The Actor Paradox


Originally published July 11, 2020 on


Isn’t it interesting that actors aren’t actors in the world of the films they act in? It must be tricky for actors, notorious for their inflated egos, to pretend they themselves don’t exist. It must also create a confusing work ethic whereby, essentially, their work is pretending they don’t work. This is highly problematic in films such as The Avengers. The Marvel Universe is home to a smorgasbord of countless superheroes, but very few actors. Indeed, Benedict Cumberbatch cannot exist as an actor in the Marvel Cinematic Universe, nor can Mark Ruffalo, Gwyneth Paltrow, Chris Evans, Scarlett Johansson, and countless others. However, the characters of these films must watch something in their spare time, and it can’t be the same stuff we watch (with them in it!). Just think about the extensive list of prolific and accomplished actors attached to the Marvel franchise, and you might comprehend all the films that can’t exist in their universe. Does the Marvel Cinematic Universe have fewer films, or does it have different films? And does this logic also extend to the crew? Can Matt the boom operator and Pete the catering chief work as boom operators and caterers in the same cinematic universe they help to create? Probably not. 

If only we could enter the Marvel Cinematic Universe, we could watch some amazing movies that haven’t been made in this universe. And why stop at Marvel? We could enter the universe of any film and watch the subsequent films that only exist in that film’s universe, and then we could go inside the cinematic universes of those films. A babushka doll of cinematic universes that never ends. And herein lies the solution to the crippling creative cancer plaguing Hollywood that sees it producing only an abundance of sequels and remakes. Rather than making these uninspiring hotchpotches, film directors should be investing their time into trying to get inside the universes of pre-existing films and stealing the DVDs and Blu-rays of films that only exist in the universes of those specific films. Who knows what they’ll find?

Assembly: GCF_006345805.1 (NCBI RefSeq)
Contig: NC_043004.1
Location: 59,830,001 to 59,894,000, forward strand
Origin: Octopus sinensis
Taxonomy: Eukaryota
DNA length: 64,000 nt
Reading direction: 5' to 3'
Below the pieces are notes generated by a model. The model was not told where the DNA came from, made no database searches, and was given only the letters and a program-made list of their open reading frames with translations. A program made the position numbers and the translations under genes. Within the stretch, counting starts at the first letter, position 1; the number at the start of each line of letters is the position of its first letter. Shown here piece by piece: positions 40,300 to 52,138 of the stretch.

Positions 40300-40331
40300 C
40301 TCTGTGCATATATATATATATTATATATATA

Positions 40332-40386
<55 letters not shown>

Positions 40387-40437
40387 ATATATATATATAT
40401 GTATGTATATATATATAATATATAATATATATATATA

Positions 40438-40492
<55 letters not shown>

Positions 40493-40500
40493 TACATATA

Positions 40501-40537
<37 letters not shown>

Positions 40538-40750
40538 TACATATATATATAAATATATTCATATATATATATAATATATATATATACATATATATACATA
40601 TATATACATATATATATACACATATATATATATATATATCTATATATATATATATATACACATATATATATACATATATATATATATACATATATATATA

To do this crossover successfully, film directors should enlist the help of film extras (those people just hanging in the background). Film extras are the only kind of human that can exist in all the film universes as the same identity (with the exception of musicians, for some reason, but let’s not disturb them). If we can find a way to allow film extras to enter all the universes they’ve existed inside of and procure their respective films and TV shows, this might just be the year we discover a million brilliant films. It’s exactly the kind of entertainment and intellectual stimulation we need in the age of COVID-19. Film extras (our unsung heroes) would have to be careful so as not to be caught. We wouldn’t want a character from that cinematic universe catching one of them. I can just imagine them at a Blockbuster Video, trying to borrow some DVDs and Blu-rays. The guy at the counter shouts, “hey!”, and then they’ll be stuck in cinematic universe jail for interdimensional trespassing. 

So how about we stop making more films and, instead, let’s try and infiltrate current film universes for a whole array of new classics. It shouldn’t be too hard. We’ll just need an interdimensional lawyer to understand trespassing and film piracy laws. And maybe a bag of crisps so we have something to snack on.

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